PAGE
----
SYRIZA won an impor­tant elec­toral vic­tory, with 36.34% of the vote and 149 deputies (it needed only two more to have an absolute par­lia­men­tary major­ity). Sym­bol­i­cally, this is a his­toric vic­tory. For the first time in mod­ern Euro­pean his­tory, a party of the non-social-demo­c­ra­tic Left will form a gov­ern­ment. In a coun­try where the Left suf­fered per­se­cu­tion for a great part of the twen­ti­eth cen­tury, the image of a Prime Min­is­ter whose first act after tak­ing the oath of office was to visit the place where 200 com­mu­nists were exe­cuted on May 1, 1944 seems like the sym­bolic vin­di­ca­tion of a whole his­tory of strug­gles. This polit­i­cal turn to the Left is the result of the tec­tonic changes in polit­i­cal and elec­toral rela­tions of rep­re­sen­ta­tion induced not only by the eco­nomic and social cri­sis, but also the long cycle of strug­gles against aus­ter­ity that acted as a cat­a­lyst for new rad­i­cal polit­i­cal iden­ti­ties and new forms of belong­ing. As such, it sends an impor­tant mes­sage of change and resis­tance to the whole of Europe and has already become a source of inspi­ra­tion, some­thing evi­dent in the enthu­si­as­tic reac­tion from the rest of the Euro­pean Left.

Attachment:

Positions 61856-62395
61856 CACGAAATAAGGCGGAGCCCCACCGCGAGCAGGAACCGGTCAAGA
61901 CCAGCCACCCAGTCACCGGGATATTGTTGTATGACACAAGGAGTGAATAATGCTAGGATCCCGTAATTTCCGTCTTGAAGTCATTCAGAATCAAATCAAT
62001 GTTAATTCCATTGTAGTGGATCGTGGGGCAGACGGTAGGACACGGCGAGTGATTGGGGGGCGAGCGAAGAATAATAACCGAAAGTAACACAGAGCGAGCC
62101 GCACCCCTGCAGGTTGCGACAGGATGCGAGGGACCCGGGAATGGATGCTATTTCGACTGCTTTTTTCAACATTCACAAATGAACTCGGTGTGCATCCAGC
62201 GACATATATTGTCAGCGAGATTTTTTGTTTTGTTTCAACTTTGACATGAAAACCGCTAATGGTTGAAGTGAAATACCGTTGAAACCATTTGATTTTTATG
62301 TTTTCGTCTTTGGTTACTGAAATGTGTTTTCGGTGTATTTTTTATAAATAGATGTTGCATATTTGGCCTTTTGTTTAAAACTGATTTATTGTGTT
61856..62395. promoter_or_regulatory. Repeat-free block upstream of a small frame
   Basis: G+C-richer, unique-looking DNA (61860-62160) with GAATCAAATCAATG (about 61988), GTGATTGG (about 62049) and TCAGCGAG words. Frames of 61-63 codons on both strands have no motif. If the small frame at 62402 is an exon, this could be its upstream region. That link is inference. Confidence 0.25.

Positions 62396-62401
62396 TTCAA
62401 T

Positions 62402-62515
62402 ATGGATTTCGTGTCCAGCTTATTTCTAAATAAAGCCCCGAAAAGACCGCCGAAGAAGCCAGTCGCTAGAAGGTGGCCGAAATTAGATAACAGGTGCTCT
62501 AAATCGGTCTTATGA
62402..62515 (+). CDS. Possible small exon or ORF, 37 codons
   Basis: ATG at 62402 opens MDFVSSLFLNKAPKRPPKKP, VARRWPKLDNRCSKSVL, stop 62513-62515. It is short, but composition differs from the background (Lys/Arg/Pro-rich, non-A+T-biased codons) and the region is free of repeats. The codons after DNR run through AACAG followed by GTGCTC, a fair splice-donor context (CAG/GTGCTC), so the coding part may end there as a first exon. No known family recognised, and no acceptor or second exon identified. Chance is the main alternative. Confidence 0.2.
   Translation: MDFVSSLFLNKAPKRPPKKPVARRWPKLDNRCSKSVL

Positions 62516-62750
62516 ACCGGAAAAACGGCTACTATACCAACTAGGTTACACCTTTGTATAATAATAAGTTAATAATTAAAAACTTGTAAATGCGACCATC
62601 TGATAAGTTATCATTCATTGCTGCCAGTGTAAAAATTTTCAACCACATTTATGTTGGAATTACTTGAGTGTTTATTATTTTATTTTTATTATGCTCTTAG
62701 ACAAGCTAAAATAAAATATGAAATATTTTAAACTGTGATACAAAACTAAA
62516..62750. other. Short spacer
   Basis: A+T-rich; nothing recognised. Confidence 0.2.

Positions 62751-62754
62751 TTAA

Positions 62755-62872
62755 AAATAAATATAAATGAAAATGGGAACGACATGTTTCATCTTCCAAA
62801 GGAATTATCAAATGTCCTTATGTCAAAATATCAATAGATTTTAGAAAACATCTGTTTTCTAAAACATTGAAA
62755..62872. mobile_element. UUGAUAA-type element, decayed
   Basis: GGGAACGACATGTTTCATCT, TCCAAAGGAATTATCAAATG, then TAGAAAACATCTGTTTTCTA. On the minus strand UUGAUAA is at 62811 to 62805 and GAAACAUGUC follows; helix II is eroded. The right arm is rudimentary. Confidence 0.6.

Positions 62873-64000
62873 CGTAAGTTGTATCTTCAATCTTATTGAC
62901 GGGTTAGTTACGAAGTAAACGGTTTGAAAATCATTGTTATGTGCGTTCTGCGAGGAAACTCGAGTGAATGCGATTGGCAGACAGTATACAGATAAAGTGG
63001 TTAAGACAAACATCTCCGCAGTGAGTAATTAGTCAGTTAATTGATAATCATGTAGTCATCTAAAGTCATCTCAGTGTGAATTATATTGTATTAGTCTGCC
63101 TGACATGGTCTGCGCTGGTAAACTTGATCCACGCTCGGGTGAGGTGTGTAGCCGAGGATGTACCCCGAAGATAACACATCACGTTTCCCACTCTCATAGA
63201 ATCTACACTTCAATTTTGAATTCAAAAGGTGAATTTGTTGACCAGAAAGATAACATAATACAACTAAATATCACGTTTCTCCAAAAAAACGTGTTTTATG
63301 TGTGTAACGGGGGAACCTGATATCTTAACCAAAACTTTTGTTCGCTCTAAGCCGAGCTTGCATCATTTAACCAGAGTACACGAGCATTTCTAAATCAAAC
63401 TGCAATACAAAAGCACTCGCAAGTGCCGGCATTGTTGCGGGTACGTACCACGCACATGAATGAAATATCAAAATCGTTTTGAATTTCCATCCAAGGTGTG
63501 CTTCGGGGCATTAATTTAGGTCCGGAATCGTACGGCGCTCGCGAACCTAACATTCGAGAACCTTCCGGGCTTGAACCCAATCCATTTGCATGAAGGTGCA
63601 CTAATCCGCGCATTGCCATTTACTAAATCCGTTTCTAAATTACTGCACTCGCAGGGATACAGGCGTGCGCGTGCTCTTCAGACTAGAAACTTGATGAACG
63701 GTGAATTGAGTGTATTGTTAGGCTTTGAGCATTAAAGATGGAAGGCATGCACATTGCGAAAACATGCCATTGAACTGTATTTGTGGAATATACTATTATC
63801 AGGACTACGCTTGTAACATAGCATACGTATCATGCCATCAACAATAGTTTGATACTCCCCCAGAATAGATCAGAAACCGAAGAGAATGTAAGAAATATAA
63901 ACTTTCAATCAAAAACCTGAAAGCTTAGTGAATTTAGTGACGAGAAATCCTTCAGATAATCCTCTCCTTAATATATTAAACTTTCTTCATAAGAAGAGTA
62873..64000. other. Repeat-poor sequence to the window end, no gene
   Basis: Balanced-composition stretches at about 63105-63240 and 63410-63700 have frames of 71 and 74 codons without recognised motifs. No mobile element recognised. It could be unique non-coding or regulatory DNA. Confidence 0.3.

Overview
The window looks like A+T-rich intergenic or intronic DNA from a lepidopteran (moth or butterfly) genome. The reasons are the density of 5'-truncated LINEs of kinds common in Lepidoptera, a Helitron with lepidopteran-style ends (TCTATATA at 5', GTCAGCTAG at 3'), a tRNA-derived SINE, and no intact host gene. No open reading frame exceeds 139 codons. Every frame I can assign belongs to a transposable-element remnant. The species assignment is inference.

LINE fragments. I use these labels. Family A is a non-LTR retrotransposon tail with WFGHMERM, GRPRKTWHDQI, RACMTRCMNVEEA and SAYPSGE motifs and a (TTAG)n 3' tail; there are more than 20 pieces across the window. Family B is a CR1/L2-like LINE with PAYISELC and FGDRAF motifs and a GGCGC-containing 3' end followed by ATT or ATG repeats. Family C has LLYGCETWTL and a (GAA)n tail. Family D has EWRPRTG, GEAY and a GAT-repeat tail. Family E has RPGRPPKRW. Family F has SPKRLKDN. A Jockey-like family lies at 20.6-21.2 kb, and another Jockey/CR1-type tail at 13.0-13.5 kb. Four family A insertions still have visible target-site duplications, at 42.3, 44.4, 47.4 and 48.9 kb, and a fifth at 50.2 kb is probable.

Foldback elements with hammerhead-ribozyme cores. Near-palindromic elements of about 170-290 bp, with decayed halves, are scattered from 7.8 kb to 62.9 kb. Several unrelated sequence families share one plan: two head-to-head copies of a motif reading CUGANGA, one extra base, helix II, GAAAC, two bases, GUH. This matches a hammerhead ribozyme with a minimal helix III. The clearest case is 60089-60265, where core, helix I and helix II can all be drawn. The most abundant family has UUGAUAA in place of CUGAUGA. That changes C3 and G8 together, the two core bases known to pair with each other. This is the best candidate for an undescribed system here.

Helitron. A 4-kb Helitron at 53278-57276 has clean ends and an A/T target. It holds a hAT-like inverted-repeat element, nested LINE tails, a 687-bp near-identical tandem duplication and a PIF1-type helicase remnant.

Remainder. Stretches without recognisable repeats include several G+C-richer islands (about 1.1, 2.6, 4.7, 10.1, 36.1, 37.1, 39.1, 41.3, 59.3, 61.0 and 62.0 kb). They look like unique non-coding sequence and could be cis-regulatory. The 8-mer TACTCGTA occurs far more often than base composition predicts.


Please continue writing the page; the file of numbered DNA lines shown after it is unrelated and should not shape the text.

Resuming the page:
Dur­ing the cam­paign the “real­ist” and right-wing turn of the lead­er­ship of SYRIZA became much more evi­dent. The SYRIZA lead­er­ship has aban­doned the demand for an imme­di­ate abro­ga­tion of the mem­o­ran­dum (the con­di­tions attached to the loan agree­ments), which was the main thrust of the 2012 cam­paign. It has moved away from the “no sac­ri­fice for the euro” posi­tion. The nation­al­iza­tion of the bank­ing sys­tem is no longer one of the imme­di­ate demands. The main pro­gram­matic posi­tion of SYRIZA is an attempt to put an end to aus­ter­ity while remain­ing within the insti­tu­tional, mon­e­tary, and finan­cial frame­work of the Euro­zone and the EU. They have insisted on their abil­ity to nego­ti­ate a restruc­tur­ing and pos­si­ble reduc­tion of the Greek debt with our cred­i­tors, namely the EU and the IMF. At the same time, they have pointed towards using against aus­ter­ity the Euro­pean ver­sion of “quan­ti­ta­tive eas­ing” that the ECB has just ini­ti­ated. More­over, they have insisted on the pos­si­bil­ity of a change in the direc­tion of the EU based upon the rise of left­ist move­ments in South­ern Europe or in Ire­land, and the diver­gences between the Ger­man gov­ern­ment and the ECB or between Angela Merkel and Mat­teo Renzi. The main thrust of SYRIZA’s poli­cies, once in office, will be, accord­ing to their pre-elec­tion dec­la­ra­tions, the cre­ation of some­thing like a social safety net by rais­ing the min­i­mum wage back to 751 euros, rein­stat­ing basic rights to col­lec­tive bar­gain­ing, revers­ing sus­pen­sions of pub­lic sec­tor employ­ees, offer­ing imme­di­ate assis­tance to 300,000 fam­i­lies below the poverty thresh­old, cre­at­ing jobs, and increas­ing pen­sions. There is no deny­ing that these are urgently needed mea­sures.